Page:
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India's Supreme Court upholds legality of world's largest biometric database, but with limits

India's Supreme Court upholds legality of world's largest biometric database, but with limits
A woman has her fingerprints read during the registration process for Aadhaar in Amritsar, India. (Narinder Nanu / AFP/Getty Images)

India’s Supreme Court on Wednesday upheld the constitutional validity of a controversial national identity program that has built the world’s largest biometric database, ruling that it does not violate privacy rights but curbing some of its sweeping powers.

A five-judge panel ruled that the government may continue to use the database known as Aadhaar – which means foundation – to distribute welfare benefits, including subsidized food grains and employment guarantees for the rural poor. Aadhaar will also be mandatory for filing income taxes, the court said.

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But in a majority opinion, the court also ruled that government agencies and private companies could no longer require citizens to provide an Aadhaar number to open or operate bank accounts or mobile phone connections, or to enroll in school.

The ruling by the country’s highest court attempted to strike a balance between improving the efficiency of government welfare programs – the intent of the Aadhaar program when it was launched nearly a decade ago – and addressing concerns from privacy advocates that enrollment was increasingly becoming mandatory and its data could be used to snoop on citizens.

“Data obtained is very, very minimal, [while] the benefits, especially to [the] marginalized, is large,” Justice A.S. Sikri wrote in a majority opinion, arguing that while no one should be denied welfare benefits for not possessing an Aadhaar number, the program served a larger public good.

“Lot of people who will benefit due to inclusion cannot be denied due to exclusion of a few,” Sikri said. “We cannot throw the baby out with the bathwater.”

Aadhaar – a unique 12-digit number linked to a person’s biometric characteristics, like fingerprints and iris scans – was launched in 2009 as a voluntary system that could protect data and combat corruption in India’s vast welfare programs. The government budget for health, education and social protection programs this year was more than $21 billion.

But civil liberties advocates argued that as use of the database expanded, it had often become a tool of exclusion, denying poor people potentially life-saving benefits.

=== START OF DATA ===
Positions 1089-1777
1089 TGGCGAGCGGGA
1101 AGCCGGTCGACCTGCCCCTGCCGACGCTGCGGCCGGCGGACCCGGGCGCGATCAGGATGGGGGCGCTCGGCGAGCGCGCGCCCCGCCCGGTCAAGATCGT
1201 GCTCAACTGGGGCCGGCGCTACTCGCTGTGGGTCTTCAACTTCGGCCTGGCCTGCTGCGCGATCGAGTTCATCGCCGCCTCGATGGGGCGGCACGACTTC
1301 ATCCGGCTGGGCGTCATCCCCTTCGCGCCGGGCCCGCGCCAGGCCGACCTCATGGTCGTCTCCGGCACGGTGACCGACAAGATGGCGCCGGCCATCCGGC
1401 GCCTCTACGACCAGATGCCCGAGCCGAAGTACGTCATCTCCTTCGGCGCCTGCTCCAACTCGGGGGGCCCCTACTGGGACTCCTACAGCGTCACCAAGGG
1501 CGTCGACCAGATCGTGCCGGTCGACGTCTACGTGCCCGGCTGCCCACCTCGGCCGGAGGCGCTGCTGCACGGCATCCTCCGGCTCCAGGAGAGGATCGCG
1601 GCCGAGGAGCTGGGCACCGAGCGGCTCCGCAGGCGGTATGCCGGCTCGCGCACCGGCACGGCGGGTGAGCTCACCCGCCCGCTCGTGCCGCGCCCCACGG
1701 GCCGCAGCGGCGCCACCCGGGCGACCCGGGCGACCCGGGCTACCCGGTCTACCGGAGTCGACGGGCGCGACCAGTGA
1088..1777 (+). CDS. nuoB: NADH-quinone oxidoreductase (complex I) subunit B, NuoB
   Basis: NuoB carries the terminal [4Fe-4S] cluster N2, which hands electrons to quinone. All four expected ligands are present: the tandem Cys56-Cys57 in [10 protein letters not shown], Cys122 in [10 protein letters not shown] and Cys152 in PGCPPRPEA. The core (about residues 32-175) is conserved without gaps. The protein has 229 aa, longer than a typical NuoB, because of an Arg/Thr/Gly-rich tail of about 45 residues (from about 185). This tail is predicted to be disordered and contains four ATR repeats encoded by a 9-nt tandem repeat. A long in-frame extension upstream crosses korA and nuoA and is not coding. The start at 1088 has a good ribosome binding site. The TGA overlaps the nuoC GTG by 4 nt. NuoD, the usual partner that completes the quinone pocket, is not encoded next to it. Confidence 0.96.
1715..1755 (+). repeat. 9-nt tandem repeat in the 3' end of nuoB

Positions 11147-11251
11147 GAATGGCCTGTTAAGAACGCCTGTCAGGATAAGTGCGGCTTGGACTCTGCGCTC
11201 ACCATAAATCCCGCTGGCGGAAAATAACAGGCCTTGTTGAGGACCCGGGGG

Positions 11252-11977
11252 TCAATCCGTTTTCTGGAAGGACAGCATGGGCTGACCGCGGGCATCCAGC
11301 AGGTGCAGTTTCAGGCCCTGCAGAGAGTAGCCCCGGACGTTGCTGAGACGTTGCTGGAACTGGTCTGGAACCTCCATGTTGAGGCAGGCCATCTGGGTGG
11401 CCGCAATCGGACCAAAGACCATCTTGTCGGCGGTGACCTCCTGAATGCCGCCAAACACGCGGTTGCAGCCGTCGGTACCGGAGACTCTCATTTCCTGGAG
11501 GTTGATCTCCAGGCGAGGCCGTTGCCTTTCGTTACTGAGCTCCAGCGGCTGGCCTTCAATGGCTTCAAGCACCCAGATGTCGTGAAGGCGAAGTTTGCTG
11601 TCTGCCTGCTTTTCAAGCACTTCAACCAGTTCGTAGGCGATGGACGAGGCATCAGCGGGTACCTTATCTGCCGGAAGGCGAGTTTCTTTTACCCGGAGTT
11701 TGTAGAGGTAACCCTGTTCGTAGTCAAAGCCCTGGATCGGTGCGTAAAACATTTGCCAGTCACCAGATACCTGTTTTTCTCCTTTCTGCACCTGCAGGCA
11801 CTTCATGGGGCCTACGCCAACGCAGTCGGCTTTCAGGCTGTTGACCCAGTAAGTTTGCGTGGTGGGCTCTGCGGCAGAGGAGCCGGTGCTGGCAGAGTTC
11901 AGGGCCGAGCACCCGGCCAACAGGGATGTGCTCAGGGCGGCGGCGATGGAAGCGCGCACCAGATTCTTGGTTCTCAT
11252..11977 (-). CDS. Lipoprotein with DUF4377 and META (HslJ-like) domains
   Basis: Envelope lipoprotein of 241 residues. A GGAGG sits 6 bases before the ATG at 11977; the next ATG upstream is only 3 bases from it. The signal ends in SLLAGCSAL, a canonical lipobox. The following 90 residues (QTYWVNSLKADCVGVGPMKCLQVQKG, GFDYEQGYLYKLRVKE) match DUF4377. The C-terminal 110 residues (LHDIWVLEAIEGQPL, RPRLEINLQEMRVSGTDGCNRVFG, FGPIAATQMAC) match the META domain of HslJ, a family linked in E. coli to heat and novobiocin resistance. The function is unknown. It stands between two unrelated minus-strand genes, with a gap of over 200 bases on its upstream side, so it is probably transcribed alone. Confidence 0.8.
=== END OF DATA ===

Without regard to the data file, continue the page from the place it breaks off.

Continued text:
In several cases, activists said, poor Indians died of hunger after being denied food grains because they didn’t have an Aadhaar number or because of technical glitches.

As the database grew to include more than 1.1 billion people – and nearly 99% of Indian adults – more private companies began to use Aadhaar to speed transactions, raising concerns about data protection and privacy.

The publication of Aadhaar numbers on unsecured websites and reported hacks of the database also fueled suspicion on whether Aadhaar could be trusted.

The Unique Identification Authority of India, the government body that oversees the program, maintained that no sensitive information was disclosed and argued in court that information collected for Aadhaar, such as addresses and birth dates, was required for other forms of ID as well, such as passports.

A woman gives her finger impressions for her Aadhaar card at a card enrollment center in Amritsar, India.
A woman gives her finger impressions for her Aadhaar card at a card enrollment center in Amritsar, India. (Raminder Pal Singh / EPA)

Authorities also said the data was safely stored in a complex with walls that were “13 feet high and five feet thick.”

Since January, the court heard more than two dozen public-interest petitions relating to Aadhaar, one of the longest hearings in the court’s history.

In a dissenting opinion, Justice D.Y. Chandrachud said that the entire program was unconstitutional, starting from its passage into law using a parliamentary procedure that bypassed the upper house of India’s bicameral parliament.

He also argued that the database violated privacy – which the court held last year was a fundamental right – and made citizens’ personal information vulnerable.

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“Constitutional guarantees cannot be left to risks posed by technological advancements,” Chandrachud wrote.

Anti-Aadhaar activists expressed disappointment that the court had made Aadhaar mandatory for welfare benefits.

“The court has taken away the idea that what is given in the name of welfare is a right,” said legal researcher and Aadhaar critic Usha Ramanathan. “This is an exercise in paternalism.”

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